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Diabetes Mellitus

DIABETES MELLITUS:

Diabetes mellitus (pronounced /ˌdaɪ.əˈbiːtiːz/ or /ˌdaɪ.əˈbiːtɨs/; /mɨˈlaɪtəs/ or /ˈmɛlɨtəs/)—often referred to simply as diabetes—is a condition in which the body either does not produce enough, or does not properly respond to, insulin, a hormone produced in the pancreas. Insulin enables cells to absorb glucose in order to turn it into energy. In diabetes, the body either fails to properly respond to its own insulin, does not make enough insulin, or both. This causes glucose to accumulate in the blood, often leading to various complications.[2][3]

Many types of diabetes are recognized:[3] The principal three are:

  • Type 1: Results from the body’s failure to produce insulin. It is estimated that 5-10% of Americans who are diagnosed with diabetes have type 1 diabetes. Presently almost all persons with type 1 diabetes must take insulin injections.
  • Type 2: Results from Insulin resistance, a condition in which cells fail to use insulin properly, sometimes combined with relative insulin deficiency. Most Americans who are diagnosed with diabetes have type 2 diabetes. Many people destined to develop type 2 diabetes spend many years in a state of Pre-diabetes: Termed “America’s largest healthcare epidemic,”[4]:10-11, pre-diabetes indicates a condition that occurs when a person’s blood glucose levels are higher than normal but not high enough for a diagnosis of type 2 diabetes. As of 2009 there are 57 million Americans who have pre-diabetes.[5]
  • Gestational diabetes: Pregnant women who have never had diabetes before but who have high blood sugar (glucose) levels during pregnancy are said to have gestational diabetes. Gestational diabetes affects about 4% of all pregnant women. It may precede development of type 2 (or rarely type 1).
  • Many other forms of diabetes mellitus are categorized separately from these. Examples include congenital diabetes due to genetic defects of insulin secretion, cystic fibrosis-related diabetes, steroid diabetes induced by high doses of glucocorticoids, and several forms of monogenic diabetes.

All forms of diabetes have been treatable since insulin became medically available in 1921, but there is no cure for the common types except a pancreas transplant, although gestational diabetes usually resolves after delivery.

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Signs and symptoms

The classical symptoms are polyuria and polydipsia which are, respectively, frequent urination and increased thirst and consequent increased fluid intake.

Symptoms may develop quite rapidly (weeks or months) in type 1 diabetes, particularly in children. However, in type 2 diabetes symptoms usually develop much more slowly and may be subtle or completely absent. Type 1 diabetes may also cause a rapid yet significant weight loss (despite normal or even increased eating) and irreduciblemental fatigue.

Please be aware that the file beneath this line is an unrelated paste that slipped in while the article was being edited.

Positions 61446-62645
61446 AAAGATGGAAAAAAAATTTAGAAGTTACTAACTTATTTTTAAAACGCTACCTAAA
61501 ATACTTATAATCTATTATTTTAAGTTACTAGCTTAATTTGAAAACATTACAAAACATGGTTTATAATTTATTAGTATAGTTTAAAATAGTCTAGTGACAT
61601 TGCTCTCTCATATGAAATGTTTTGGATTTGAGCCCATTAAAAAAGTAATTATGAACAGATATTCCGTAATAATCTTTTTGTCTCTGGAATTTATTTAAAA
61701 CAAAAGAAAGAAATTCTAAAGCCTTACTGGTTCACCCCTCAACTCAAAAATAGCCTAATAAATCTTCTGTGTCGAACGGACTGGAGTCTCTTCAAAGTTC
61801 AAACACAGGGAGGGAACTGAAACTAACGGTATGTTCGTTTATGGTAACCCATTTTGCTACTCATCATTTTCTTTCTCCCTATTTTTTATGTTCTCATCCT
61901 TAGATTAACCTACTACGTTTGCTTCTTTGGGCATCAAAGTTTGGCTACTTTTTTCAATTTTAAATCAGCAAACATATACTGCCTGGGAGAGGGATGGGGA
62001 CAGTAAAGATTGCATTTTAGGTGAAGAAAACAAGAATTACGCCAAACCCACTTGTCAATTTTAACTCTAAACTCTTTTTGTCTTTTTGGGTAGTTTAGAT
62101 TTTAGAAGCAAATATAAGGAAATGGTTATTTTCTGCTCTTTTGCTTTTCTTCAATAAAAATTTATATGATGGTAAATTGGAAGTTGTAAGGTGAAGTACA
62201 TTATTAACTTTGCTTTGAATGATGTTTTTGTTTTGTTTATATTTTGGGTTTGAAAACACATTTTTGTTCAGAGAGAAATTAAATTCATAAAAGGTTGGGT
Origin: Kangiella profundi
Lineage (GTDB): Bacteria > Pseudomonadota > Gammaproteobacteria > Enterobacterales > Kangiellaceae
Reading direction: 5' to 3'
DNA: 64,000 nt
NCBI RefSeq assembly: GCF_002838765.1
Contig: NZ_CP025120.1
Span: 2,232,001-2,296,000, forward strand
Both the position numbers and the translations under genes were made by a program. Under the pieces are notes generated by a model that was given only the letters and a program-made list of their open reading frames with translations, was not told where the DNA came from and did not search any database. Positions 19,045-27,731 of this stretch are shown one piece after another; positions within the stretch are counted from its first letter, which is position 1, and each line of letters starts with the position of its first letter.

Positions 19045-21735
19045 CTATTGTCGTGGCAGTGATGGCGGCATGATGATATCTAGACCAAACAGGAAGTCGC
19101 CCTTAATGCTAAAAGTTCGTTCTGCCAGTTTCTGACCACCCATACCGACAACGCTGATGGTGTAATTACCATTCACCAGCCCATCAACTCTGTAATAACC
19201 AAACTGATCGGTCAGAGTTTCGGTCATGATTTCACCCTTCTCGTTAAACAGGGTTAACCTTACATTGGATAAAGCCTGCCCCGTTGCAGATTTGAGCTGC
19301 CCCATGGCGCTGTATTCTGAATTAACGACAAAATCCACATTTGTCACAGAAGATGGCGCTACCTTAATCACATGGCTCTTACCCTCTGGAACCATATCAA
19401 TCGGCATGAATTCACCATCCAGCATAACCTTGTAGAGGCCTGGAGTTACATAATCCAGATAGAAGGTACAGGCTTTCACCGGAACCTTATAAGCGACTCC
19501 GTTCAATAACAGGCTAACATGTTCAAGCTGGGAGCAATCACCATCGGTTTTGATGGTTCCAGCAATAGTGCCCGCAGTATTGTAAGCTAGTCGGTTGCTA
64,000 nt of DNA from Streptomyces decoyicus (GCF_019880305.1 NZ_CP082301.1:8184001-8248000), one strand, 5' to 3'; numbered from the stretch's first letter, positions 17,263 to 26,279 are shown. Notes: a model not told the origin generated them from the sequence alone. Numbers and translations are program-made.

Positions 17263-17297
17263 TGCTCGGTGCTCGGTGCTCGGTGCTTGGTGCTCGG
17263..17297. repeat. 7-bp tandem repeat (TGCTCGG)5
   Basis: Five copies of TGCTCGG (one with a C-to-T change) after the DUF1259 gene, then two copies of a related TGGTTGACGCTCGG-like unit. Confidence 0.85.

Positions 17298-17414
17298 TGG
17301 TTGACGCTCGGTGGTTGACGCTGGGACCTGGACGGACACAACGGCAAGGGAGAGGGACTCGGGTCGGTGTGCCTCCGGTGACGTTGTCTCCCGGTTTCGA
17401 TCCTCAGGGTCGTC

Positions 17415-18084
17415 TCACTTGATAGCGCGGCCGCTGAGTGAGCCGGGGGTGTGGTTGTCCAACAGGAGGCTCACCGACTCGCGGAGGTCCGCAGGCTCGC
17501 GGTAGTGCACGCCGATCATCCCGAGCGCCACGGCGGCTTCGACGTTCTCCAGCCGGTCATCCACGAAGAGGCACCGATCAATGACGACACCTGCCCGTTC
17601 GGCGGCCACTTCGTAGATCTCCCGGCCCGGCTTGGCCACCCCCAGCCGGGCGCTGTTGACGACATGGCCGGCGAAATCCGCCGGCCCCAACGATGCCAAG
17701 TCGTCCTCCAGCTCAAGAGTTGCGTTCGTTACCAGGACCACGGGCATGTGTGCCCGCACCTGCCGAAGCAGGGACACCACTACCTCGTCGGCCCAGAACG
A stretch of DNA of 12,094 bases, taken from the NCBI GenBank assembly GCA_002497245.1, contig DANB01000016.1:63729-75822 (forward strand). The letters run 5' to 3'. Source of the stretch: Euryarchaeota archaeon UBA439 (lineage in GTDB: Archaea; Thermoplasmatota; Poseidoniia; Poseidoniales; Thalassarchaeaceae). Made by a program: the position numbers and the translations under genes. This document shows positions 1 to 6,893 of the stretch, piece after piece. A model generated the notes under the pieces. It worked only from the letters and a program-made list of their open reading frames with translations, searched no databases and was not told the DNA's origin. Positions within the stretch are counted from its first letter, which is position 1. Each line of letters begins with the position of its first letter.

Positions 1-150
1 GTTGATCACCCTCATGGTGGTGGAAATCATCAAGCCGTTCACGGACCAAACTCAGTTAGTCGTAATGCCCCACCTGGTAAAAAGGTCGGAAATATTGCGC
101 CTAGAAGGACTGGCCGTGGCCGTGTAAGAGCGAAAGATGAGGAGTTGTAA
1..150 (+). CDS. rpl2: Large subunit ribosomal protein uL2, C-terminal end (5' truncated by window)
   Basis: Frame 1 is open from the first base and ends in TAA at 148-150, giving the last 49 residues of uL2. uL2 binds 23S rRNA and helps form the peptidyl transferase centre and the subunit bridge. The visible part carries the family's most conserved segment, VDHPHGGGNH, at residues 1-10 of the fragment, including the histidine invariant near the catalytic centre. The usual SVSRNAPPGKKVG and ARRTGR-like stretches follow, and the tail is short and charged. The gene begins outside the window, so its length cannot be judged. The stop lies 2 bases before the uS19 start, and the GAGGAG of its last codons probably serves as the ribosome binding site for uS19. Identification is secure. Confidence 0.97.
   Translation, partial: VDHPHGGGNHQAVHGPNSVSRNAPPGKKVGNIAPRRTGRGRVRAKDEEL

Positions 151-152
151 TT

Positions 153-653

All of these symptoms except weight loss can also manifest in type 2 diabetes in patients whose diabetes is poorly controlled, although unexplained weight loss may be experienced at the onset of the disease. Final diagnosis is made by measuring the blood glucose concentration.

When the glucose concentration in the blood is raised beyond its renal thresholdreabsorption of glucose in the proximal renal tubuli is incomplete, and part of the glucose remains in the urine (glycosuria). This increases the osmotic pressure of the urine and inhibits reabsorption of water by the kidney, resulting in increased urine production (polyuria) and increased fluid loss. Lost blood volume will be replaced osmotically from water held in body cells and other body compartments, causing dehydration and increased thirst.

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Research

Diabetics are often advised to receive regular consultation from a physician (e.g., at least every three to six months) although research is underway to develop artificial intelligence systems which may reduce the frequency of such visits.[81]

References

  1. ^ “Diabetes Blue Circle Symbol”. International Diabetes Federation. 17 March 2006.
  2. a b c Rother KI (April 2007). “Diabetes treatment—bridging the divide”. The New England Journal of Medicine 356 (15): 1499–501. doi:10.1056/NEJMp078030PMID 17429082.
  3. a b L M Tierney, S J McPhee, M A Papadakis (2002). Current medical Diagnosis & Treatment. International edition. New York: Lange Medical Books/McGraw-Hill. pp. 1203–15. ISBN 0-07-137688-7.
  4. a b c d e Wild S, Roglic G, Green A, Sicree R, King H (May 2004). “Global prevalence of diabetes: estimates for the year 2000 and projections for 2030”. Diabetes Care 27 (5): 1047–53. doi:10.2337/diacare.27.5.1047PMID 15111519.
  5. ^ “Other “types” of diabetes”American Diabetes Association. August 25, 2005.
  6. ^ “Diseases: Johns Hopkins Autoimmune Disease Research Center”. Retrieved 2007-09-23.
  7. ^ Lawrence JM, Contreras R, Chen W, Sacks DA (May 2008). “Trends in the prevalence of preexisting diabetes and gestational diabetes mellitus among a racially/ethnically diverse population of pregnant women, 1999–2005”. Diabetes Care 31 (5): 899–904. doi:10.2337/dc07-2345PMID 18223030.
  8. ^ Handelsman, Yehuda, MD. “A Doctor’s Diagnosis: Prediabetes.” Power of Prevention, Vol 1, Issue 2, 2009.
  9. a b World Health Organisation Department of Noncommunicable Disease Surveillance (1999). “Definition, Diagnosis and Classification of Diabetes Mellitus and its Complications” (PDF).
  10. ^ Cooke DW, Plotnick L (November 2008). “Type 1 diabetes mellitus in pediatrics”. Pediatr Rev 29 (11): 374–84; quiz 385. doi:10.1542/pir.29-11-374PMID 18977856.

January 27, 2010 - Posted by | Blood, Brain, Cells, Kidney, Liver, Muscles, Pancreas

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